If you’re thinking about buying a new home, your first instinct may be to just get online and start scrolling through real estate listings. But there are a few things you might consider doing before the search starts.

Determine Your Budget

How much can you afford to spend on your new home? It’s a question most folks must ask themselves even before they begin the search to buy a house. To start, you should take a close look at your spending behavior and determine just what you spend each month. On everything from buying food and eating out to transportation, utilities, and all of your monthly bills. Then figure out the amount a monthly mortgage payment can comfortably fit in with these spending habits.

As a rule of thumb, the Federal Housing Administration recommends that your housing payment should be less than 31% of your gross monthly income. Beyond your mortgage payment, this includes property taxes, and in some cases homeowner’s insurance and mortgage insurance. If you don’t have any other debts, you may consider going up to 40% of your gross income toward home payments when you are buying a home, though it’s unwise to take your debt-to-income ratio past 43%.

Get a Preapproved Mortgage

Why would you want the preapproval of a mortgage loan? Peace of mind is a big reason, knowing that your mortgage will be nearly in place when you find that perfect home. Plus, sellers usually like buyers with pre-approved mortgages, offering proof that the buyer is serious and allaying fears that the deal could fall apart with the denial of a mortgage loan. In today’s red-hot real estate market, where bidding wars are common, the buyer with a preapproval letter in hand has the competitive edge.

Just as you would with a mortgage loan, seeking preapproval from a lender means getting a clear picture of your finances. You’ll want to get a copy of your credit report, showing both your credit score and your history of handling debt and credit accounts. And get your financial info in order, such as proof of income, tax filings, documents for any investment accounts, and employment information — these will likely be needed for the preapproval or when it comes time to apply for the home loan.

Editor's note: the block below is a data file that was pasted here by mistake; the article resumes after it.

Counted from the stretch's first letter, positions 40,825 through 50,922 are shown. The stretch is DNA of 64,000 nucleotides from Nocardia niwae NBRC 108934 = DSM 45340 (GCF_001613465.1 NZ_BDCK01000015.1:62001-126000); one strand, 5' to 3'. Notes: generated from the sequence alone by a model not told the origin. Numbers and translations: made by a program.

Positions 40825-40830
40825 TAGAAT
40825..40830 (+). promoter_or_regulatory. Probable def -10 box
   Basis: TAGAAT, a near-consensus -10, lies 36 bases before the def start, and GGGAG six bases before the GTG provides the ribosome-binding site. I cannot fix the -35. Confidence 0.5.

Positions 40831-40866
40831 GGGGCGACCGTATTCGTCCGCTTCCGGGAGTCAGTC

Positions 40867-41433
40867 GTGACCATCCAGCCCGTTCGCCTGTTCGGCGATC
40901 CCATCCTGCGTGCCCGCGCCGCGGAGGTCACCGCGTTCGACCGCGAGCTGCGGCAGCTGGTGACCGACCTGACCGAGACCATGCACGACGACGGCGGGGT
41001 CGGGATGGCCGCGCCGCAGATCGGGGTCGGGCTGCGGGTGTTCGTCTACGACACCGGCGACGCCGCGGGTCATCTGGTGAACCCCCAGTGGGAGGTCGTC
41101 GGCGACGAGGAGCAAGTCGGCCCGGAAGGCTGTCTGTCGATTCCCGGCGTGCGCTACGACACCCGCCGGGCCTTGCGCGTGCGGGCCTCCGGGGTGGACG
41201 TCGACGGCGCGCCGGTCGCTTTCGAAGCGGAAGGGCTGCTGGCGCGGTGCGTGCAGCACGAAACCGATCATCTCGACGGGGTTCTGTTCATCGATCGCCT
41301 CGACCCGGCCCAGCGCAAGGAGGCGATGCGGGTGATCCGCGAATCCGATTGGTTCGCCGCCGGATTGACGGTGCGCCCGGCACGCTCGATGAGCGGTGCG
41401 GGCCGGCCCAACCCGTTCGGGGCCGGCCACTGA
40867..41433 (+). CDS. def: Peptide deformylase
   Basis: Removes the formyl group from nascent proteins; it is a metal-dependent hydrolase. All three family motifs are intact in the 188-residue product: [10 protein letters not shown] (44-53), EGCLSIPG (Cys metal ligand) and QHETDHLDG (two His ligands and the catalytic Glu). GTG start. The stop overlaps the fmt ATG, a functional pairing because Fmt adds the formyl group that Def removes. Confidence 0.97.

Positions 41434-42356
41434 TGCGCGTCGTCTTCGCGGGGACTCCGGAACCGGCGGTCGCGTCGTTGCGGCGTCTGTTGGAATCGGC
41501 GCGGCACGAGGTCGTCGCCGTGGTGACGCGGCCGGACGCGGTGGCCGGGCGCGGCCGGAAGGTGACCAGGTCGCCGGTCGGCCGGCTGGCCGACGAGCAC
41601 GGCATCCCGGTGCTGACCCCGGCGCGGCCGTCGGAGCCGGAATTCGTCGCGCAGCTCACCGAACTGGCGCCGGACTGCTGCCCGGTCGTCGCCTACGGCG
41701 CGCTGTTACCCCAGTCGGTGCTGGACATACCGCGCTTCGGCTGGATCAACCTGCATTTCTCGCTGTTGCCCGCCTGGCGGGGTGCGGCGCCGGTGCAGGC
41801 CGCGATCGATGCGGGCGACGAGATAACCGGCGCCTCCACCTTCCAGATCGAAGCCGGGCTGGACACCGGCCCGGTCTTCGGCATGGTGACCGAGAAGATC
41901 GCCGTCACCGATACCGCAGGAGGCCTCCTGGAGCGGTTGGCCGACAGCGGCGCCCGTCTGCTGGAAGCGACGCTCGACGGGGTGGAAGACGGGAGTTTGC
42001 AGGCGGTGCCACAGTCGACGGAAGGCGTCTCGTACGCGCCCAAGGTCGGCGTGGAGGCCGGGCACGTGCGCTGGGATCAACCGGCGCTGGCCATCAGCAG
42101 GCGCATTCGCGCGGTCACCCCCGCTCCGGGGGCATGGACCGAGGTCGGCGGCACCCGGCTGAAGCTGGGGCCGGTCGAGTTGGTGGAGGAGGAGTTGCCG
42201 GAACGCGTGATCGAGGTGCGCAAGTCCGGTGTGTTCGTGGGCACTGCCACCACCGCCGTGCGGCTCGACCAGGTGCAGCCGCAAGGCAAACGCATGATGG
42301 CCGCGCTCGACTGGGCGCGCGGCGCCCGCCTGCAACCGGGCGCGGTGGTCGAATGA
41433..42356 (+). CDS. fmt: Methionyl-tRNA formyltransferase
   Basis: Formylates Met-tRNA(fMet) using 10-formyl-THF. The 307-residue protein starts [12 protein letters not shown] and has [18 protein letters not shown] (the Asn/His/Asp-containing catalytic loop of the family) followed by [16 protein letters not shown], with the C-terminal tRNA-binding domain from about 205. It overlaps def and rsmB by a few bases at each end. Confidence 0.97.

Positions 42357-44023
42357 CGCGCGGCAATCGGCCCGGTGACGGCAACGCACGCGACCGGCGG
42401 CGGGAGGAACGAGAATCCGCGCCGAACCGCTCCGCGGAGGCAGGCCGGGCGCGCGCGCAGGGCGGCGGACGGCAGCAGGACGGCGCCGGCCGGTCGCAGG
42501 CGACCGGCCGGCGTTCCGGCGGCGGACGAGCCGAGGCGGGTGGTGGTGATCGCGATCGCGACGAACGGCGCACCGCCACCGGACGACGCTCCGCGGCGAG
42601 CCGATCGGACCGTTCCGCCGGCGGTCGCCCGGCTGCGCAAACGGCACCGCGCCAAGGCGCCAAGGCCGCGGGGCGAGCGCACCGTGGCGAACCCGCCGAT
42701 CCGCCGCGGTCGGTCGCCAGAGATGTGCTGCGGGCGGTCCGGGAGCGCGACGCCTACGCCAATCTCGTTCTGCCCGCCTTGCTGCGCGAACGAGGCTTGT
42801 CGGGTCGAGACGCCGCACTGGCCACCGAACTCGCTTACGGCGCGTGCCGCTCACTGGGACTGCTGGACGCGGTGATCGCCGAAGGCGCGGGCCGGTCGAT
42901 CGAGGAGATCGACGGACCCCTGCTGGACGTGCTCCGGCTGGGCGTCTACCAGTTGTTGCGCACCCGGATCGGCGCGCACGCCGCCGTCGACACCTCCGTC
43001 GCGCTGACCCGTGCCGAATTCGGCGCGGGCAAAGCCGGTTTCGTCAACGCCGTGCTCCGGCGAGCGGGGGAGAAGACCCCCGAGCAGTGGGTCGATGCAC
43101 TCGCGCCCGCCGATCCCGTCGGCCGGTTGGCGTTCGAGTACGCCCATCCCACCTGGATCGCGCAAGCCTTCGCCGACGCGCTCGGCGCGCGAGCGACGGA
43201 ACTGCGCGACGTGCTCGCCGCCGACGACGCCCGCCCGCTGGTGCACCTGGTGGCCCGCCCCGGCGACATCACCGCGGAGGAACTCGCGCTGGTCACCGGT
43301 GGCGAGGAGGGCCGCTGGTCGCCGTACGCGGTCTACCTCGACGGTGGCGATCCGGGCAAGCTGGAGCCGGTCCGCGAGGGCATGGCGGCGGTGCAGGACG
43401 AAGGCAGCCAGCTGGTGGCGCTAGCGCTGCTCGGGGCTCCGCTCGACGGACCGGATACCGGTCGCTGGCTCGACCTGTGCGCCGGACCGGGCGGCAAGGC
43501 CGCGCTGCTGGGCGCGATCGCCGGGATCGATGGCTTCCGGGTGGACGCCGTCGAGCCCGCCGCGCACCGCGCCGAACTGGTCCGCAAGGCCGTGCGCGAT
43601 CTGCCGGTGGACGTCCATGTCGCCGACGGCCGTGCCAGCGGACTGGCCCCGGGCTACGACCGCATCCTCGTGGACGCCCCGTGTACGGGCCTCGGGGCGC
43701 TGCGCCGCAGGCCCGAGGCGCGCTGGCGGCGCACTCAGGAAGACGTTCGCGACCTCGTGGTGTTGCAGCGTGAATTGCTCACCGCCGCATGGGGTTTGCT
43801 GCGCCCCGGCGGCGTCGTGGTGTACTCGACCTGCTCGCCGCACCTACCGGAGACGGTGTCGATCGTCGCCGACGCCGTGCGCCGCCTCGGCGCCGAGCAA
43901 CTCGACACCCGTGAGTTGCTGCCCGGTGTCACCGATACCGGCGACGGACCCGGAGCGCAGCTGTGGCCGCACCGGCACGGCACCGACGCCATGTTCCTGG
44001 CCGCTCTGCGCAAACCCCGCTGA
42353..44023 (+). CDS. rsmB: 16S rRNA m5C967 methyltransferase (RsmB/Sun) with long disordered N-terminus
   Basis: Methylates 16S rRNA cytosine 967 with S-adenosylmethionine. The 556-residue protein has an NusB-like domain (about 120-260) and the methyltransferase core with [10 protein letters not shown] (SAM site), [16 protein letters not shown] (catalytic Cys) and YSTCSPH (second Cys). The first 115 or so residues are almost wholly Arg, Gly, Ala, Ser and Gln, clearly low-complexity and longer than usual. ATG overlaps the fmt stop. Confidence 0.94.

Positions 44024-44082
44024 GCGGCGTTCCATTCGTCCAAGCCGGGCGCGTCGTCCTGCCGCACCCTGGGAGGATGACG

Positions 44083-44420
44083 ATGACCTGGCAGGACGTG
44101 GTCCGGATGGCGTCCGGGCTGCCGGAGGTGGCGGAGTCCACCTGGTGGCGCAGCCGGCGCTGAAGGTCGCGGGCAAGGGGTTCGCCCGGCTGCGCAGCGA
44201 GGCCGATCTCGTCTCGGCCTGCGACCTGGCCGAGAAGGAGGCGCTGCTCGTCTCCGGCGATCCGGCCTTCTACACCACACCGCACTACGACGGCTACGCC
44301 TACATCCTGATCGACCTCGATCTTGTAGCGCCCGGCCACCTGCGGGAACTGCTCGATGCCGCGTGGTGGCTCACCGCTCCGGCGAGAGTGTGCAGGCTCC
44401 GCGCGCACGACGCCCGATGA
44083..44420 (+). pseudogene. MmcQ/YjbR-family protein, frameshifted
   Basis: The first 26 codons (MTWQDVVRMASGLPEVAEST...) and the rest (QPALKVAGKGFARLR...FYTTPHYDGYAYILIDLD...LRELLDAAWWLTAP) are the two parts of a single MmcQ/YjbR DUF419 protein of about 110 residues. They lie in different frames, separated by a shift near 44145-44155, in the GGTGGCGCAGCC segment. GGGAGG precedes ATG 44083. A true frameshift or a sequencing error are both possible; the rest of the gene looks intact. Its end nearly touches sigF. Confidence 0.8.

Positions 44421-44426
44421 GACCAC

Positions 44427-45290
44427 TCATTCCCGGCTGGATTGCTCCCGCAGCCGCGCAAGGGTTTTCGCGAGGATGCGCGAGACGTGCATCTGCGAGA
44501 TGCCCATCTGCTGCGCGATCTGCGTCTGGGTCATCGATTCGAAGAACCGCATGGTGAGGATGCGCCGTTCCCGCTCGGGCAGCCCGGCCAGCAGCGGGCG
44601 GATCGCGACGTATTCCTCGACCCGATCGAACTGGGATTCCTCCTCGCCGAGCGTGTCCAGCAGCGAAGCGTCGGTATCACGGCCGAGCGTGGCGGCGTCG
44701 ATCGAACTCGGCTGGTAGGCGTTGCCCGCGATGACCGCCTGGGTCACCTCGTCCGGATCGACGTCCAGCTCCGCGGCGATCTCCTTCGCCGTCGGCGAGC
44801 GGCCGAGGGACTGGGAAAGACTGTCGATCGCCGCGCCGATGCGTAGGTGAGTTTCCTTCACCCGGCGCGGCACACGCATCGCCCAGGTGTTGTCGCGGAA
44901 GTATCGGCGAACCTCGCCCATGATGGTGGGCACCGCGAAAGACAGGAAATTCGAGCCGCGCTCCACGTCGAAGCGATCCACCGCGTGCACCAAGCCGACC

Is there any difference between preapproval and prequalification?

Yes, while they both aim toward the same goal — making you a better buyer — there are key differences between the two. You might think of prequalification as dipping your toes into the waters of home buying. Those seeking prequalification likely aren’t certain if their finances make them well-positioned to buy a home and so seek a less formal evaluation from a lender. A prospective borrower will disclose their financial information to a lender and the lender will give an estimation of the amount they may ultimately lend. Lenders generally don’t look at credit reports or do deep dives into one’s finances for these estimates, which are designed to give potential homeowners a general sense of the homes they can afford.

If pre-qualification is toe-dipping, mortgage preapproval is fully wading into the waters; those seeking preapproval are usually ready to buy a home and have their finances in order to do so. During the preapproval process, a lender will pull a credit report, look at debts and assets, and verify income as part of an evaluation of the potential borrower’s worthiness to get credit. Lenders will calculate your debt-to-income ratio and the loan-to-value ratio in deciding the amount and rate of the loan. That does not 100% guarantee you’ll get that loan; final approval still hinges on a home appraisal and no changes in your financial situation. But with a preapproval letter, which is often valid for 60 to 90 days, you can have some degree of confidence the loan you’ve been approved for is the loan you’ll get.

Find a Good Real Estate Agent

This is a tough one — there are lots of real estate agents out there! Here are some tips from experts on finding the right real estate agent for you.

Make a Comprehensive Wish List

The last thing you want after closing on your new home is buyer’s remorse. So it’s a good idea to lay out exactly what you want before you start shopping with a home buying wish list. And it could be a long list, but well worth the effort. Your list may help you answer questions like: Do you need to be near public transportation? Do you want a yard and if so, what size? How many bathrooms do you want? And on and on. Making a detailed list will make the shopping stage much easier.

How long will you be shopping for a home?

That, of course, varies, and factors that influence your shopping time may include the time of year and the availability of homes that are currently for sale. A common timeline to buy a house can be four months or more, though the National Association of Realtors found that homebuyers shopped for an average of eight weeks, typically touring nine homes. And then it often takes between 30 and 45 days to handle the closing details. So from the first credit check to that day you have the keys in your hand, it could take as long as six months.

No matter how long it takes, ultimately you will call that new house home. And with City Lending, you’ll have a trusted partner with you along each step of the way.